Unique Features with vVols and SRM

January 31, 2022

When SRM 8.3 added support for vVols it did a few things.

  1. Show the commitment to vVols, by continuing to add ecosystem support.
  2. Enable unique features for SRM not available with traditional storage.
  3. Remove the requirement for an SRA when using array-based replication.

 

No need for an SRA.

When you use traditional, array-based, replication (LUN of Volume level) SRM requires the use of an SRA (Storage Replication Adapter). The SRA, which is vendor-specific, communicates between the array and vSphere for SRM specific API calls used for array-based replication.

With vVols, array-based replication is built into the VASA Provider and managed using Storage Policy Based Management or SPBM. Subsequently, once you have defined an SPBM replication policy, array-based replication is used for a VM where that policy has been applied and is called a vVols Replication Group.  Because vVols already has and manages arra-based replication, there's no need for an SRA.

 

Automatic VM Protection

Once you have defined an SPBM Replication policy and set up an array replication partner, you can begin protecting VMs. When you apply the replication policy to a VM that resides in a supported vVols datastore, that VM will then be replicated to a partner array. To add the replicated VMs to an SRM protection group, you only need to associate SRM with the vVols Replication Group (SPBM Replication Policy) you defined. Once you associate the SRM with the replication policy, the VMs are automatically protected by SRM, no need to migrate to a specific replicated datastore. Another benefit with this process is any VM associated with the vVols Replication group/SRM Protection Group will automatically be protected by SRM with no further action required.

image-20220120155108-2

 

VM Granular Replication, Failover, and Failover testing.

Being able to do a single VM, application, or small group of VMs' failover or testing is unique to vVols and SRM. Typically, with SRM and traditional array-based replication, failover is at a datastore level, and all VMs inside that datastore. Subsequently, if you want to do a test or failover of a single VM, you would have to have a datastore for a single VM. Obviously, that's not an efficient use of resources. But, because vVols replication is managed at a VM granularity it's possible. If a single VM is associated with Replication Group/Protection group, you can do failover or testing of that single VM! This allows you to have different RPOs for different VM or applications across multiple VMs. You no longer have to get buy-in from all affected VM owners to do a failover or testing for one owner's VMs.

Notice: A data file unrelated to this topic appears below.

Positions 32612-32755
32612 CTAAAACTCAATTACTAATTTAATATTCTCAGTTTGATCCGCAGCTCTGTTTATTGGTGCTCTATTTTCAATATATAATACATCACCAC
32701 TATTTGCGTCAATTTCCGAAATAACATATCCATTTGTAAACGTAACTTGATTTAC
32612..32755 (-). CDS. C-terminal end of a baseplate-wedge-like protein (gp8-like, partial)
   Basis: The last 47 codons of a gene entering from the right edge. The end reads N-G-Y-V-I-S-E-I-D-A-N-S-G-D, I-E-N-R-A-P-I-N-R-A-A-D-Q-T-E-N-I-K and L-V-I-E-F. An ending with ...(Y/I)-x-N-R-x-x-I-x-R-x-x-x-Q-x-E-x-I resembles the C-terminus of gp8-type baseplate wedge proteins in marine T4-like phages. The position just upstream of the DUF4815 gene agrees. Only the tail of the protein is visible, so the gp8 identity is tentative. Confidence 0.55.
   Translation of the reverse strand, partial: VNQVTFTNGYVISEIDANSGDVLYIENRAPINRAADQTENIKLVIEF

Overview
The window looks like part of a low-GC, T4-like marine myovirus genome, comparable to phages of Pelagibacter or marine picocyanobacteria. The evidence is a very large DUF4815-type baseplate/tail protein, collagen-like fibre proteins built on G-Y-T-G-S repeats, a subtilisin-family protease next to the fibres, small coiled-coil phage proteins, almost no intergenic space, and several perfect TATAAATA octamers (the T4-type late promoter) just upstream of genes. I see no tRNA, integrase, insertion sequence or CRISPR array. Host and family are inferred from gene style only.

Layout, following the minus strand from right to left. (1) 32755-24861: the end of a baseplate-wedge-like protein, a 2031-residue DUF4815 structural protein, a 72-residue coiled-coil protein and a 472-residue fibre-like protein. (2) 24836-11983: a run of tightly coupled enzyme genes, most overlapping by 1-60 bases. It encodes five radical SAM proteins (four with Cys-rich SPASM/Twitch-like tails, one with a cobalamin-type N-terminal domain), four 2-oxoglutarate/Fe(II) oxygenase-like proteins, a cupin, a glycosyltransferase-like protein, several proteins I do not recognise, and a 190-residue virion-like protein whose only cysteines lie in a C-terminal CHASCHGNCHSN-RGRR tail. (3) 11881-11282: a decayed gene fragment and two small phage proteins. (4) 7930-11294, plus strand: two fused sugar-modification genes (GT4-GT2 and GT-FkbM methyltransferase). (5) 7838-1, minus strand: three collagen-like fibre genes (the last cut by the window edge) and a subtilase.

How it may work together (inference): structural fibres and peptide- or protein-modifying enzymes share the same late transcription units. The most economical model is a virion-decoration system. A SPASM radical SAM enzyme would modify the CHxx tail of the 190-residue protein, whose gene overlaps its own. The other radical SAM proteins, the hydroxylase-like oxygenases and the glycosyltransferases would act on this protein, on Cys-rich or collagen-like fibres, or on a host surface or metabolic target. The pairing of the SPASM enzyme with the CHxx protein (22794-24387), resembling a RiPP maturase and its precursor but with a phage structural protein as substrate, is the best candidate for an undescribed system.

image-20220120160623-3

 

vVols Replication is One to Many arrays.

Don't forget that with vVols replication, it isn't a one-to-one replication, it is a one-to-many. You can set up multiple vVols partner arrays with a single source array, all using array-based replication and managed via SPBM policies. This allows you to set up not only different RPO policies for different VMs but also different destinations!

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Lightbaord videos on vVols and SRM

 

 

 

Conclusion

As you can see, the unique features available with SRM and vVols can greatly enhance your DR capabilities and control. If you have an array that supports vVols and vSphere 6 or above, you can add vVols to your environment and test some of these features. 

@jbmassae

 

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